• Compliance to procedures. Select a random number of purchase orders to verify that all of the appropriate procedures were complied with in processing and recording the purchase order.
  • Verify that the requestor has proper authorization to order the products.
  • Check the vendor invoice for the following: Clerical accuracy, Proper dates, Propriety of account distribution, Appropriateness of purchase.
  • End-of-month liability analysis. Items entered as liabilities immediately following the end of the accounting period should be examined to determine whether they have been recorded in the proper accounting period.
  • Purchase needs audit. Objective is to determine whether the item purchased already exists in the company and could be used without repurchasing

Question Purchase controls

GDC, a limited liability company, operates a computerized purchase system. Invoices and credit notes are posted to the purchases ledger by the purchases ledger department. The computer subsequently raises a cheque when the invoice has to be paid.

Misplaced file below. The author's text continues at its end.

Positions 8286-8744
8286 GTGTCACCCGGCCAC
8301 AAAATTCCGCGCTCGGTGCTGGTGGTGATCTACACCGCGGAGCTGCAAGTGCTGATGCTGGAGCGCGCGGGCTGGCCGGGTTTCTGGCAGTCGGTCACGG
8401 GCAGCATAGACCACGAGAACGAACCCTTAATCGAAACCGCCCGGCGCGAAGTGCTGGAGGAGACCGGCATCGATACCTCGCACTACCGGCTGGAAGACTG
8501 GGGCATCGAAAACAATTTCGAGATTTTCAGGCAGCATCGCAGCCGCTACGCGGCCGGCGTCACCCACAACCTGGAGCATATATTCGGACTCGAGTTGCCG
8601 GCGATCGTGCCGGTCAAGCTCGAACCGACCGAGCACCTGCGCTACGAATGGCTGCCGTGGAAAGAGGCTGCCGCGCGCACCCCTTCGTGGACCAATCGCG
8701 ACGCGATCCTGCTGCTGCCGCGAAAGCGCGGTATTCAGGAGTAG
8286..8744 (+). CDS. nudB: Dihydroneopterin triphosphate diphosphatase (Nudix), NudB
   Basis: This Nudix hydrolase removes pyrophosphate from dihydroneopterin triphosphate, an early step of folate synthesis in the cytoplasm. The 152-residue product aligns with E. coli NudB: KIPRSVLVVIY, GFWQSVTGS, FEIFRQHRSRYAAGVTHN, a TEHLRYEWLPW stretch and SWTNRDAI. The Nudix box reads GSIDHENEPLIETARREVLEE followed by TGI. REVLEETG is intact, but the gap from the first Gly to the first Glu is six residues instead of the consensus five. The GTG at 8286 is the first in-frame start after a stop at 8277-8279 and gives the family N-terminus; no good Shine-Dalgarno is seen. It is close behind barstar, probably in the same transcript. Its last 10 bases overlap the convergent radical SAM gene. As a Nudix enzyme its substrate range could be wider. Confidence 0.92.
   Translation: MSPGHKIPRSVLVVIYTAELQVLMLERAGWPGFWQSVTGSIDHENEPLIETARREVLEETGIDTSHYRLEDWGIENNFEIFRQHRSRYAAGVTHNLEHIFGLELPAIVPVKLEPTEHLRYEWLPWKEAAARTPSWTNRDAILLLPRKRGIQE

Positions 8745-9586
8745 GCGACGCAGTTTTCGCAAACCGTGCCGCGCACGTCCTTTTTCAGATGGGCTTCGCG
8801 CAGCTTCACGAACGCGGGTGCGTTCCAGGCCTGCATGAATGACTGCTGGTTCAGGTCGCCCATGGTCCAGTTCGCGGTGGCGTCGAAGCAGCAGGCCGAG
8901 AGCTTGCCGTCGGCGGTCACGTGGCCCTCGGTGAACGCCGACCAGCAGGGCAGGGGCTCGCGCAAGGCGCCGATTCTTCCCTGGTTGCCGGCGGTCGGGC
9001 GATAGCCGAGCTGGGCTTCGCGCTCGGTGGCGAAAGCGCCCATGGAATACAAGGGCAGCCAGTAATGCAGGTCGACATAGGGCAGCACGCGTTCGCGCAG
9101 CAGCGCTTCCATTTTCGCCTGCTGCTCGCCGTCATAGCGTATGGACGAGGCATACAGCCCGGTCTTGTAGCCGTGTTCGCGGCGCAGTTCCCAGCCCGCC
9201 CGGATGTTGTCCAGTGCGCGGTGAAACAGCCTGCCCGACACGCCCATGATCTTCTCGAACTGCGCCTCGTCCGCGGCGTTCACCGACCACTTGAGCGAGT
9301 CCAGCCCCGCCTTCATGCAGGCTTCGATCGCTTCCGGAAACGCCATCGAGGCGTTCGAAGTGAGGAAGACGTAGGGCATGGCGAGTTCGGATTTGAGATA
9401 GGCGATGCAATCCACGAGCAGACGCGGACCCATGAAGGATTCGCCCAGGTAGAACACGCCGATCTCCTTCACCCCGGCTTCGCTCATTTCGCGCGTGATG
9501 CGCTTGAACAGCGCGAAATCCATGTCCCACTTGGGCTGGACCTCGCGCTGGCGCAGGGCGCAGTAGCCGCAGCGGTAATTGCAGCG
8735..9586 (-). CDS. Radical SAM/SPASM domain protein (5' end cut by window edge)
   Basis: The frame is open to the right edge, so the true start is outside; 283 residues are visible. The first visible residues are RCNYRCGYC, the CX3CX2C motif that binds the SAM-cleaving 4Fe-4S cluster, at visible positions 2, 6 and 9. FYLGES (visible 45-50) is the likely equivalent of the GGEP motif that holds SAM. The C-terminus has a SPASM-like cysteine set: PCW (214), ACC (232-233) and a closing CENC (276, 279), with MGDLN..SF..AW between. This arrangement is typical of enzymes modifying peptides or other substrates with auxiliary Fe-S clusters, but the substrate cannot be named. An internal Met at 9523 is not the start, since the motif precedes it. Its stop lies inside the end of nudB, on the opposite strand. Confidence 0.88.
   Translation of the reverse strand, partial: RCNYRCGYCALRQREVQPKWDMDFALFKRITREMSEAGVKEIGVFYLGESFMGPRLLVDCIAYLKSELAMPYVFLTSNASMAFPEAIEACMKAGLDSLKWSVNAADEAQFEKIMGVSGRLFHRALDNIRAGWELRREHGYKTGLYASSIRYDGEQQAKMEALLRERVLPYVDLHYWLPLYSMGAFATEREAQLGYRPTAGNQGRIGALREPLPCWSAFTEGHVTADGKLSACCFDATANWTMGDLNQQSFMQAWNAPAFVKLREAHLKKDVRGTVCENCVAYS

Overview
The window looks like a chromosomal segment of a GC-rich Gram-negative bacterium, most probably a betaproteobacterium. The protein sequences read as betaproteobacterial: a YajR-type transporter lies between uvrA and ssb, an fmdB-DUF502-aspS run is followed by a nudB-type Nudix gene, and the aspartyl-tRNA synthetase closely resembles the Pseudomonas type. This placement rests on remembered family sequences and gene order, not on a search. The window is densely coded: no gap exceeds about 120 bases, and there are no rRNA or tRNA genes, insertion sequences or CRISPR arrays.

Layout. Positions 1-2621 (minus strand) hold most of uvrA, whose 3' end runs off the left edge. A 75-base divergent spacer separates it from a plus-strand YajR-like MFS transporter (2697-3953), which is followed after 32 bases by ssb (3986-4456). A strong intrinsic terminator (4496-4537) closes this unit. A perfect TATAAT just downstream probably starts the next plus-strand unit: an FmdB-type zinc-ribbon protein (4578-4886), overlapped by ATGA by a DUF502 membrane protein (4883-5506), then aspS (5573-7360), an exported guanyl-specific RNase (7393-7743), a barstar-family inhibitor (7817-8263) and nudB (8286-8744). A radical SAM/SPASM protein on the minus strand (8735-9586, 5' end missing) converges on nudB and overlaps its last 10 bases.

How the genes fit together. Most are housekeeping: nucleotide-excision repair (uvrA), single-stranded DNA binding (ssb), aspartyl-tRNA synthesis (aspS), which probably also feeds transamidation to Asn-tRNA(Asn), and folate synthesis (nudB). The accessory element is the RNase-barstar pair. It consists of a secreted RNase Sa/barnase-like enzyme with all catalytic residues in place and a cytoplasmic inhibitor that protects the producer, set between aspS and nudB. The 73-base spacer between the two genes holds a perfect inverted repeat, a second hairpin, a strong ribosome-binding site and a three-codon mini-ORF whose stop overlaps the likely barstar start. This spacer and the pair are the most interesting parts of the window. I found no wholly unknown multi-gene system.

Required

List the controls that should be in operation:

(a) Over the addition, amendment and deletion of suppliers, ensuring that the standing data only includes suppliers from the company’s list of authorised suppliers
(b) Over purchase invoices and credit notes, to ensure only authorised purchase invoices and credit notes are posted to the purchase ledger

Answer

(a) Controls over the standing data file containing suppliers’ details will include the following.

(i) All amendments/additions/deletions to the data should be authorised by a responsible official. A standard form should be used for such changes.
(ii) The amendment forms should be input in batches (with different types of change in different batches), sequentially numbered and recorded in a batch control book so that any gaps in the batch numbers can be investigated. The output produced by the computer should be checked to the input.